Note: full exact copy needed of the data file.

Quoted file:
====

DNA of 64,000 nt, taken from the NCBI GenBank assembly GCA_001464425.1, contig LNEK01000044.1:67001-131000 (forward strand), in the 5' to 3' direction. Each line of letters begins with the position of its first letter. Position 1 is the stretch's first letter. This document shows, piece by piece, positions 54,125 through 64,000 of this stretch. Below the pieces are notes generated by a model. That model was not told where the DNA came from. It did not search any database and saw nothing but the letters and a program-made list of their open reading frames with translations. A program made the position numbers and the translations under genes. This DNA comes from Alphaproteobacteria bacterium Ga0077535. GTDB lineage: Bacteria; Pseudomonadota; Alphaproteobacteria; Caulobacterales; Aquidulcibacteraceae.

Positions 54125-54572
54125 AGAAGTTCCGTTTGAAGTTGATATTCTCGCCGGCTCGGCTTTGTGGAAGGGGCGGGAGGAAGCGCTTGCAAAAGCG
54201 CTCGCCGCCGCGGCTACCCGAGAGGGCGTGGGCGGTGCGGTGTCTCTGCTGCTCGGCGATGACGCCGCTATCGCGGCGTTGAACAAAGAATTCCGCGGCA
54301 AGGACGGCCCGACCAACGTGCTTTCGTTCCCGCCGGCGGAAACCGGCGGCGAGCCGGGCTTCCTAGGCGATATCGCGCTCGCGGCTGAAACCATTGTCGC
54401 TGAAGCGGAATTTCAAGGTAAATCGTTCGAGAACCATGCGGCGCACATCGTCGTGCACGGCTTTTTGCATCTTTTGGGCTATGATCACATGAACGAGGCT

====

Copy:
DNA of 64,000 nt, taken from the NCBI GenBank assembly GCA_001464425.1, contig LNEK01000044.1:67001-131000 (forward strand), in the 5' to 3' direction. Each line of letters begins with the position of its first letter. Position 1 is the stretch's first letter. This document shows, piece by piece, positions 54,125 through 64,000 of this stretch. Below the pieces are notes generated by a model. That model was not told where the DNA came from. It did not search any database and saw nothing but the letters and a program-made list of their open reading frames with translations. A program made the position numbers and the translations under genes. This DNA comes from Alphaproteobacteria bacterium Ga0077535. GTDB lineage: Bacteria; Pseudomonadota; Alphaproteobacteria; Caulobacterales; Aquidulcibacteraceae.

Positions 54125-54572
54125 AGAAGTTCCGTTTGAAGTTGATATTCTCGCCGGCTCGGCTTTGTGGAAGGGGCGGGAGGAAGCGCTTGCAAAAGCG
54201 CTCGCCGCCGCGGCTACCCGAGAGGGCGTGGGCGGTGCGGTGTCTCTGCTGCTCGGCGATGACGCCGCTATCGCGGCGTTGAACAAAGAATTCCGCGGCA
54301 AGGACGGCCCGACCAACGTGCTTTCGTTCCCGCCGGCGGAAACCGGCGGCGAGCCGGGCTTCCTAGGCGATATCGCGCTCGCGGCTGAAACCATTGTCGC
54401 TGAAGCGGAATTTCAAGGTAAATCGTTCGAGAACCATGCGGCGCACATCGTCGTGCACGGCTTTTTGCATCTTTTGGGCTATGATCACATGAACGAGGCT